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November 17, 2023


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There is intelligence in the biological world wherever you look and at each level of depth.

Whole societies behave as organisms.

But as for the nature of anthropomorphic attributes, even one concept of individual human being us a construction.

Still, we have a point of view, a point of perspective and vision.

We should always try to broaden it, to understand from a different, more inclusive view.

Then there is hardly you and I, heroes and demons at all...

There is just enlightenment and understanding, and relative ignorance.

“But here's the good news. Humans aren't separate from nature. Nature is us; we are nature.” Humans were always thinking they were different, they were better than nature, they looked at nature as something foreign," says Bosch.” "We have to go back to thinking that we are all part of an integrated, living cosmos. We are not better or separate -- if we look in our own body, we are full of nature."

It always surprises me, in fact it’s equally sad and funny that humans have thought (and still do apparently) that we are different and separate from nature. And yes: “For hundreds of years, people have considered themselves apart from nature, which has led to an unfolding crisis of over-exploitation of the environment.”

The thing that separates us from nature I believe, is our habits of thought. Our thinking has evolved to the point where it has assumed a self, a self that is the result of every experience and necessary piece of information that we have absorbed.

The self, being comprised of every piece of data that provides us with an identity, has become more important to maintain and protect that our bodies. Obviously, it is necessary to know the practical day-to-day things that are needed to navigate this world, but the self has become so important (to itself) any challenge to its contents is often felt as more threatening than a physical threat, to the extent that where our self-interested opinions and beliefs are concerned, we can react quite aggressively – not to protect them but to protect the investments we have made that go to uphold the idea of a special and separate ‘me’.

There are no mysteries. Yes, we can find out much about ourselves and our environment and discover amazing things about the physical universe and, we can improve our lives and relationships, but we do know who we are – we are breathing, living, biological beings existing in a world with a myriad other beings.

>>The self, being comprised of every piece of data that provides us with an identity, has become more important to maintain and protect that our bodies<<


Living a cultural live has become more important than a natural life.
So much so that probably all "knowledge" of what a natural ive is all about, has been lost.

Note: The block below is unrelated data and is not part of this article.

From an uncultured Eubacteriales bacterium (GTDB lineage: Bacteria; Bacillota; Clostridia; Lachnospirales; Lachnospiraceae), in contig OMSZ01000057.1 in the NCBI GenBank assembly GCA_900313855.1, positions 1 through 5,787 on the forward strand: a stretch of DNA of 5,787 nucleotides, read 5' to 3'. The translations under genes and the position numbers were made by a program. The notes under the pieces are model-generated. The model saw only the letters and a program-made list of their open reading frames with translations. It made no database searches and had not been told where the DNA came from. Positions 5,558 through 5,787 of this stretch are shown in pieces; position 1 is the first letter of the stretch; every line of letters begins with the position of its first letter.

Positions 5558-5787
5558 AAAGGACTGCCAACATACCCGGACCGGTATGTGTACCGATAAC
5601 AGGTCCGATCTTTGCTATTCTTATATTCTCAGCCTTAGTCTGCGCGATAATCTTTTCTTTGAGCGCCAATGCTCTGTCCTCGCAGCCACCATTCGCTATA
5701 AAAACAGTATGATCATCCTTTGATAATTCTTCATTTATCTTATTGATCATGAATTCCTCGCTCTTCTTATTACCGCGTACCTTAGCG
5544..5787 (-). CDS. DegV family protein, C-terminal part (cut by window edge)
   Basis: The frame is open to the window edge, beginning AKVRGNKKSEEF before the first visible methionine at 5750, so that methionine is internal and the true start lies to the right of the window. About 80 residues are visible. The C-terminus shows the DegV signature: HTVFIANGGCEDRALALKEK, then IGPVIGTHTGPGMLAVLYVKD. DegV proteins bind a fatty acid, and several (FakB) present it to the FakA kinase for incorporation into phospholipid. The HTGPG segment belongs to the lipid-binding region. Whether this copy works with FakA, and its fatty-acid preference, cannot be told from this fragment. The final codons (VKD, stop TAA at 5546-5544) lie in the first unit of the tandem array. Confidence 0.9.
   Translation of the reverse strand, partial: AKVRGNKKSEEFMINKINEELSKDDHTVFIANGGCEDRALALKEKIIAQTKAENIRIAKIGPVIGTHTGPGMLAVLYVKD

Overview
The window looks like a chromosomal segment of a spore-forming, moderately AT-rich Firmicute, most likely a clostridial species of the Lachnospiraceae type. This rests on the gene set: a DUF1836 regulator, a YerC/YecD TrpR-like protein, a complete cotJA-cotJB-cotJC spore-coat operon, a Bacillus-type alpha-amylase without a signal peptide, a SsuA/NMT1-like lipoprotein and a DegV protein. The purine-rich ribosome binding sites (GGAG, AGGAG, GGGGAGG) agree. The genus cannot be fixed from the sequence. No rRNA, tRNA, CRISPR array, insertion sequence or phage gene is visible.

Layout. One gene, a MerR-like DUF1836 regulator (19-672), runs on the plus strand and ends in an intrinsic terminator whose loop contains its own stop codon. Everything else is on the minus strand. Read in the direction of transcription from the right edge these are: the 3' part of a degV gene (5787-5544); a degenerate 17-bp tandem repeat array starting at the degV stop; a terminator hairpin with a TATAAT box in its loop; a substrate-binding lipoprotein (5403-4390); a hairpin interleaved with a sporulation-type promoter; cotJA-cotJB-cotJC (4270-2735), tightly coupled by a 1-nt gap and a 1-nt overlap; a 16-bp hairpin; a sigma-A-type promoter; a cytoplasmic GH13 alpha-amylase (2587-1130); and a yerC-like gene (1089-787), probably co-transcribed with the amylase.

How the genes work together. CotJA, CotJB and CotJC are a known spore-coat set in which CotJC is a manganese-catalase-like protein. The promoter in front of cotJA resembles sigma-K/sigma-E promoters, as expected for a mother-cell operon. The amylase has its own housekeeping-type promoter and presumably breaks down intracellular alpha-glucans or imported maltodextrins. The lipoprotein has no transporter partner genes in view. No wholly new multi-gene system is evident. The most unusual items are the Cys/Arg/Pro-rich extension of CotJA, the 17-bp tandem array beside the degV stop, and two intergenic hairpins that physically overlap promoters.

Ego, the sense of being a focus point in time and space of action and reaction, something related to the survival of the body etc, is imho part of what we are as natural beings.

Self is the cultural overlay of the natural ego

He said ... live a natural life in a natural way.
Obvious that is not the same as living a natural life in a cultural way.

So the question is ..how to live a natural life in an cultural world

It is possible when people in any position of authority, discover that the using of their talents and effort for the welfare of others and not solely for the welfare of themselves, is a pleasure of the same magnitude....service

Have a look around and you will see that ALL in authority, from the lowest level to the highest are just interested in presenting themselves in that role ... like drawing an spotlight on a person on the stage.

Yes even those that are interested in public about the welfare of nature are ... i dare to say ... not at all interested in the welfare of the nature ...they just USE it to make them self seen as "better than":

The exemptions to the rule I beg for forgiveness.

I like how this essay began with appreciation for the wonders of nature and science, and then shifted into a rant about those who stand in the way of the natural and scientific need to kill more babies.

Sheldrake 2020 (Entangled Life) spends a lot of time pointing out that as he opened his mind to what fungi are, how they live and interact with us, his notion of being a separate self was starting to dissolve and many treasured notions of identity and autonomy were being called into question.
He builds on how such notions are tied to the language we use (e.g. English), which appears somewhat limited compared to say some indigenous types. He quotes Kimmerer:
“In English… there is no way to recognise the ‘simple existence of another living being’. If you’re not a human subject, by default you’re an inanimate object: an ‘it’, a ‘mere thing’. If you repurpose a human concept to help make sense of the life of a non-human organism, you’ve tumbled into the trap of anthropomorphism. Use ‘it’ and you’ve objectified the organism, and fallen into a different kind of trap” ( p. 46)
While we could argue that English can get around this to some degree, I get the point. To me, it’s showing how language is a critical factor in the creation of separation between ‘us’ and the world we live in. This belief in separation is the key ingredient for the environmental crisis in my view.
I think one of Sheldrake’s key points is about how immersed and interconnected we actually are in/with the natural world and describing things in purely physical terms - we’re basically a bunch of interrelated processes, as he says: ‘A mycelial network is a map of a fungus’s recent history, and is a helpful reminder that all life forms are in fact processes , not things (p.60).

Tim. Good comment and info on how language shapes our views re us and nature.

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